Its quite clear that what Musk wanted to buy wasn't exactly what Twitter was selling. Twitter is potentially a valuable resource but to be correctly valued the user base has to be accurately enumerated.
Oh, please. Musk got a bee in his bonnet and launched his bid essentially on a whim, then got buyer's remorse and is trying to back out. The "oh my god it's full of bots" excuse is just him trying to save face, just as the "they won't give us the information" is a transparent legal dodge (which likely won't succeed).
I doubt Musk had any well-formed idea of "what [he] wanted to buy". He's forever chasing squirrels.
> "a new, proprietary, opaque metric" called Monetizable Daily Active Users (mDAUs) and tied executive bonuses to the metric.
…by how dumb corporate metrics are.
Back in my corporate days, the company (or rather, someone in the company) came up with this genius compensation scheme. It was so complex that they had to send people around the world to give us a three day course on it.
First month it goes live, we had figured how to get the maximum possible score while doing very little that was different and doubled our salary. Top management decided that this wasn't right and capped the bonus at about 10% for everyone except themselves. Result as you expect: we all went fuck this and productivity took a dive. We ended that year with a loss before the CEO (who was a great chap) got to the bottom of it and put things right.
"Mr Zatko was fired from his senior executive role at Twitter in January 2022 for ineffective leadership and poor performance," a Twitter spokesperson told The Register in an emailed statement.
The part hat doesn't appear in the statement reads as follows:
...because his continual bitching about our ineffective at best, and missing completely at worst, security practices -- and demanding that we do something to fix it -- made him an ongoing annoyance and a PITA, and, well, we can't have that in our C-suite, now can we?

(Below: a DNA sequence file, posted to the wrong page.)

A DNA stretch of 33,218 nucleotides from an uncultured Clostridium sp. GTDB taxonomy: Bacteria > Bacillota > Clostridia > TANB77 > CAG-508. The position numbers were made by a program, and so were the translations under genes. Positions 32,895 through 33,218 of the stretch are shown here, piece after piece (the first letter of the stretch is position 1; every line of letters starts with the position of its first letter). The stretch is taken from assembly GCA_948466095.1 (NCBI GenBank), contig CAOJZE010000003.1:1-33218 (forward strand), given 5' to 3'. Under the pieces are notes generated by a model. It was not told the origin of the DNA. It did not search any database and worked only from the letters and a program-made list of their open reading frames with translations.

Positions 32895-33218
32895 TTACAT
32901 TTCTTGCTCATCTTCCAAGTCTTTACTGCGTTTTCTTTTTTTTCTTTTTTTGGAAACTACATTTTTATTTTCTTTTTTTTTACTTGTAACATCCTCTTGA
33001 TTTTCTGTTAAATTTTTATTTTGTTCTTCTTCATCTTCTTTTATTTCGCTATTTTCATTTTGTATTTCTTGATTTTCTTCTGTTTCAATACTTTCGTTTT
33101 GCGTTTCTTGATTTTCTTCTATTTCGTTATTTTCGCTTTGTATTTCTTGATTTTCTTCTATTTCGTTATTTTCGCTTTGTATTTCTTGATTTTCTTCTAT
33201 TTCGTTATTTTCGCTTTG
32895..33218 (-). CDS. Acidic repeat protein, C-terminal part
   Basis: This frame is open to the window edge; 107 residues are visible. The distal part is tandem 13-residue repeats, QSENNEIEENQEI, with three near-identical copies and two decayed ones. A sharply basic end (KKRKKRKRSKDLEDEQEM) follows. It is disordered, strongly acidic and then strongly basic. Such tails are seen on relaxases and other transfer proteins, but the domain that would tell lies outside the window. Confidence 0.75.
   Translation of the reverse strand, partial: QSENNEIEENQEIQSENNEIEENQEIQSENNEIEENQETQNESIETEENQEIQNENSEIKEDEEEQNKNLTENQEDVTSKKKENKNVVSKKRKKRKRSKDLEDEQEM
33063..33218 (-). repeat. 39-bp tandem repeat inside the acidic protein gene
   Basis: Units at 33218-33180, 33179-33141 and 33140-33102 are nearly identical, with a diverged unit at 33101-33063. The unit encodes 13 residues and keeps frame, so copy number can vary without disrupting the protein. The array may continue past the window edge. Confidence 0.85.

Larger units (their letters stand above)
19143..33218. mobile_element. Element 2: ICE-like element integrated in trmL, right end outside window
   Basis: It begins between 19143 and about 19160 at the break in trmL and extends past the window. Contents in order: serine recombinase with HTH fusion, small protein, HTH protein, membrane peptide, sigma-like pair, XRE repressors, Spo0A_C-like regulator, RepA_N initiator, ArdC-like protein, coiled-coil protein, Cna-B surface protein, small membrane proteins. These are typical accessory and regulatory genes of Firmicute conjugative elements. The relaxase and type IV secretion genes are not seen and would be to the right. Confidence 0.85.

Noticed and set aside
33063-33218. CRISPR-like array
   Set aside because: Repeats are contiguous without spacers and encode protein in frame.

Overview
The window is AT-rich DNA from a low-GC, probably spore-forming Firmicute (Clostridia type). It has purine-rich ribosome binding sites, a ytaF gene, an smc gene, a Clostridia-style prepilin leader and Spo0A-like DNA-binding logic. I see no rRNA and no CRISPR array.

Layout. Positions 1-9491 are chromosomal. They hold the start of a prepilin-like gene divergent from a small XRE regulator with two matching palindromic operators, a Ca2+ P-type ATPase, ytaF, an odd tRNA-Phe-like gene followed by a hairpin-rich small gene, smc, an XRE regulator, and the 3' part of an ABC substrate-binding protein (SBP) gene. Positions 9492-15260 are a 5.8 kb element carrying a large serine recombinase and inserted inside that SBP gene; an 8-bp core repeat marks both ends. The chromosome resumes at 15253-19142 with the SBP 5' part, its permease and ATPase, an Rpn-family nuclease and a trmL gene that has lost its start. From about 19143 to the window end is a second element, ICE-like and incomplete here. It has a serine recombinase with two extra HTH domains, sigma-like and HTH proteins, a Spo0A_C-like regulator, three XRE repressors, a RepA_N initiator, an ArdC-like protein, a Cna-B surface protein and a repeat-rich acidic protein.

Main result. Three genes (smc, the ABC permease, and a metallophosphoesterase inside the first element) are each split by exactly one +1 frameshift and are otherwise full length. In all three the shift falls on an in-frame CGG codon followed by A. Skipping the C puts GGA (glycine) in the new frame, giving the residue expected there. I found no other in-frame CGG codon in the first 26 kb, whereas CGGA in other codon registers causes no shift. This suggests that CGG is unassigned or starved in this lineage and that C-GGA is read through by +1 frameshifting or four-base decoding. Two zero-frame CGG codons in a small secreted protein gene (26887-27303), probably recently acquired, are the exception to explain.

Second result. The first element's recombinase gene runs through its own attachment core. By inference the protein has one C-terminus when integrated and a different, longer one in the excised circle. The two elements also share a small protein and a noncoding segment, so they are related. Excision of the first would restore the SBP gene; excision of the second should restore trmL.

The first 18 pages claim Twitter lied by saying fewer than 5% of mDAU accounts are spam when Musk actually asked if more than 5% of all accounts are spam (the total spam figure is not measured). Remuneration and ad prices are based on mDAU...but it is potentially expensive wordplay.
An ex-hacker and ex-employee of the USG (DARPA), working at tech firms that the government would like leverage over and he has been keeping a diary. Hmmm. Anyone want to join those dots? Maybe Twitter HR need to engage in a bit more due diligence.
-a company without insight into its problems and without the leadership to fix them.
That's most of Silicon Valley. And most governments for that matter. Especially the Clown Imperium at Westminster.
Tech corporates are not well-oiled machines. They are disparate groups of barely competent people each guarding their own turf, jobs, and bonuses. It's amazing most tech services have any security at all.
The truth is often elusive and we may never discover what it is.
I realized that this was an intense piece of work for many reasons:
1. Mudge needed to keep proprietary information out.
2. Mudge needed to have attorneys go through every one of his claims and ensure that they were backed up by evidence he had or could ask for
3. This kind of filtering and wording takes time
4. One single false claim will cause him to lose credibility
5. He has stuck to claims which are easy to prove
6. He has used the complaint to go after a CEO who was a fool (bright technically but not in security, privacy, people skills, law, etc.)
The best thing for Twitter is to fire the CEO. Immediately.
The firms, which include Twitter (TWTR.N) and Alphabet Inc’s (GOOGL.O) YouTube, share “hashes,” unique numerical representations of original pieces of content that have been removed from their services. Other platforms use these to identify the same content on their own sites in order to review or remove it. (more)
A shared hashing protocol is a form of data system integration. The databases of the identified social media platforms are integrated with the U.S. intelligence system.
So, what is the angle here? Peiter/CNN’s objective is to support Musk‘s part of the legal argument. That support helps Elon Musk exit from Twitter deal. That exit allows Twitter/IC to return to surveillance operations and intel gathering with exposure risk removed. That’s Peiter’s objective.
I shall leave on a happy note, which highlights the nature of the risk:
After this article was initially published, Alex Spiro, an attorney for Musk, told CNN, “We have already issued a subpoena for Mr. Zatko, and we found his exit and that of other key employees curious in light of what we have been finding.”